Case Briefing: The Four Step Process

    Case briefing is the activity that will consume the vast majority of your study time in law school.  So much so that the textbooks for your classes are more accurately referred to as "casebooks".  Briefing cases can be time consuming and confusing without a guide to show the way.  Students without direction spend too much time and come away with far too little that is helpful to them come test time.  You're lucky; you're going to learn how to brief cases now, not mid-way through your second semester. 
    This section of the book will show you what you need to extrapolate from every case, how to format and flesh out that information, and how to use the information when you're called on in class.  To facilitate your learning, we will use an actual case to illustrate.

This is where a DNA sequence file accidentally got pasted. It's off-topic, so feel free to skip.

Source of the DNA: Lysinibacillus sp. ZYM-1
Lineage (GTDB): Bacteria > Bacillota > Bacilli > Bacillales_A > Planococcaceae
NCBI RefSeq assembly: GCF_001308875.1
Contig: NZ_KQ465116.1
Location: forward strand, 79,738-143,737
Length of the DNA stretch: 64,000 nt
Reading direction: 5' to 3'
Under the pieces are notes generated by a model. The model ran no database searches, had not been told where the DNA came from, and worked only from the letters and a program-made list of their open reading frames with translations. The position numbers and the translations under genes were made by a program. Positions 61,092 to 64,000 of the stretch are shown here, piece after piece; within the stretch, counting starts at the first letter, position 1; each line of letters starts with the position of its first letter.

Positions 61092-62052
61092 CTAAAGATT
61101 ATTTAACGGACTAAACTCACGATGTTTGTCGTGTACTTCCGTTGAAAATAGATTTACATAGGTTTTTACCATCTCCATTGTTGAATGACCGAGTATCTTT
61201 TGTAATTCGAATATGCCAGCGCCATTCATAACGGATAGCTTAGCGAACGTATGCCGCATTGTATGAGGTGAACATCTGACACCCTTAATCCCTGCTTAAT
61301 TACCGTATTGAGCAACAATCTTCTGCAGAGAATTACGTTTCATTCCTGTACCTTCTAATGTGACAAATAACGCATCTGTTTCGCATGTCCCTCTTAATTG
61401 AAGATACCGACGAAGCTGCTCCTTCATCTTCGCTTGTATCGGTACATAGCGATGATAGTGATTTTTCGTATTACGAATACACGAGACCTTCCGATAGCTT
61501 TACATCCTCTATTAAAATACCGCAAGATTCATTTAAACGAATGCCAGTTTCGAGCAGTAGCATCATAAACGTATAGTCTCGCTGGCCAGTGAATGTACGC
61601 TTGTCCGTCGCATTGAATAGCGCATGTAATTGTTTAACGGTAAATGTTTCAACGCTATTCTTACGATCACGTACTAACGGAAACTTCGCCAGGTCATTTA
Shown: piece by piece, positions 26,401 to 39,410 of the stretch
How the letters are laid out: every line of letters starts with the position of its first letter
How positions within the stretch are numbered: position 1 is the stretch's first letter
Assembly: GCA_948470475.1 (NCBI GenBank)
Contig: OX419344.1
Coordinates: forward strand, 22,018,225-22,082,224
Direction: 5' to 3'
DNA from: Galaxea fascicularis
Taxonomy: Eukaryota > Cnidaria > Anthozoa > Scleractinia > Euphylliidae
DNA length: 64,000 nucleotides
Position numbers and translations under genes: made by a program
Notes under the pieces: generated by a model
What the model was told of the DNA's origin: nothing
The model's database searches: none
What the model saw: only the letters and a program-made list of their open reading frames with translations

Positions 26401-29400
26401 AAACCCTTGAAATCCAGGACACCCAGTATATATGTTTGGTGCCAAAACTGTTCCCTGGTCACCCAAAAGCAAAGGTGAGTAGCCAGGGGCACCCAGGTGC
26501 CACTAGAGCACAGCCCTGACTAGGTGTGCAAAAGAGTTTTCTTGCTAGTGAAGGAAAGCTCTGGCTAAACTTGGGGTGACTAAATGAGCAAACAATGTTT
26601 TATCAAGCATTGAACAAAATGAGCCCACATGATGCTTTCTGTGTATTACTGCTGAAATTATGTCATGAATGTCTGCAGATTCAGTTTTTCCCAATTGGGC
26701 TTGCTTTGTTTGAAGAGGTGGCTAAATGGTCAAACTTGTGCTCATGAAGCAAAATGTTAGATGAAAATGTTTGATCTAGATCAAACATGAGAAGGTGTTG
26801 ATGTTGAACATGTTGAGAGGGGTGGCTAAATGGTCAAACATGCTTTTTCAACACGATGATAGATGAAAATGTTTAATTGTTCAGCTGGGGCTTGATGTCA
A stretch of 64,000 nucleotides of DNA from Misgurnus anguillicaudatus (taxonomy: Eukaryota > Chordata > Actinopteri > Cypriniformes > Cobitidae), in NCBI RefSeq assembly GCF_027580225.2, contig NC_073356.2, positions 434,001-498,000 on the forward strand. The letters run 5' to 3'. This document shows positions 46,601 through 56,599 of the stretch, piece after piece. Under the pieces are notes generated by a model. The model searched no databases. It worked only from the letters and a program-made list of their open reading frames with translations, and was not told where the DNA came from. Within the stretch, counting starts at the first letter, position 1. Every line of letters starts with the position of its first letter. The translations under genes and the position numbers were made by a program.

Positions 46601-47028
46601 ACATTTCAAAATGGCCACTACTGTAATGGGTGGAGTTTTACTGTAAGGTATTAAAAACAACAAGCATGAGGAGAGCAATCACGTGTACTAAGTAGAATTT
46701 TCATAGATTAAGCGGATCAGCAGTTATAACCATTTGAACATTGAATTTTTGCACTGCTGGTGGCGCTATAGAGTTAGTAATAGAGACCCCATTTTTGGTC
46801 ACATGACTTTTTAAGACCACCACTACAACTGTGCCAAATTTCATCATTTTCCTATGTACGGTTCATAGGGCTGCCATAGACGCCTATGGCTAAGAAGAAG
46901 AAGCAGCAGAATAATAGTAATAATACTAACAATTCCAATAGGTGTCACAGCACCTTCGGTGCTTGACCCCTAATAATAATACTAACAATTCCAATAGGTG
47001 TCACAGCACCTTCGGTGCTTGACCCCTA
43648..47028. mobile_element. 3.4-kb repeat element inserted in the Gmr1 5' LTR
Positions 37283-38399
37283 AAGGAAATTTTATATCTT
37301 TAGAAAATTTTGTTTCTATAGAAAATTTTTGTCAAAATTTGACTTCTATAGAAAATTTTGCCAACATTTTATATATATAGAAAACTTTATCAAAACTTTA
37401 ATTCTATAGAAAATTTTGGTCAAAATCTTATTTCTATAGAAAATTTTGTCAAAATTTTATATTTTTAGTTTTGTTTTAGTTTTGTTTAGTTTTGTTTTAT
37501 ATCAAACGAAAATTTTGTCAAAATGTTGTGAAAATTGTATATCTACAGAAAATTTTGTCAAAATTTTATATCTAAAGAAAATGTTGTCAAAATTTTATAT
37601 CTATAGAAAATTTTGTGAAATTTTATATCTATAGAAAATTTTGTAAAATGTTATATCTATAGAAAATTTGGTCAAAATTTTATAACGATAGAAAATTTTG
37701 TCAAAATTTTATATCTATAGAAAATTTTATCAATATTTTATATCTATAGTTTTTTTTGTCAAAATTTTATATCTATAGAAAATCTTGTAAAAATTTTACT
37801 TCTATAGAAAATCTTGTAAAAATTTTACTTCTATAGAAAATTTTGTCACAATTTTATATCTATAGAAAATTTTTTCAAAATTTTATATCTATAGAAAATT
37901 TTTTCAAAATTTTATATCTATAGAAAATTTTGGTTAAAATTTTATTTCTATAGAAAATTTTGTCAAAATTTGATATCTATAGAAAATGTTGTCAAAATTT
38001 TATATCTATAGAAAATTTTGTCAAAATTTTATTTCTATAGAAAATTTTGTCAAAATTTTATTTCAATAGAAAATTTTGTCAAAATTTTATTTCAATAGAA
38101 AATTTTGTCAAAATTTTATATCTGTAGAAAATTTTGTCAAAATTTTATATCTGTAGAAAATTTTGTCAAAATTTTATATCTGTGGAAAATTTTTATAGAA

There are very few bright line rules about briefing cases.  But the few important rules are very important.  After reading the information in this section you will have what you need to quickly develop a system that suits you. 
    Let's get started.  First, read the Farwell case located in Appendix C (I’ve omitted certain information to make the case more readable).  Then get the Case Briefing Format Sheet in Appendix D

    The 4 Steps for Case Briefing are listed below.  These are the steps we'll be going over: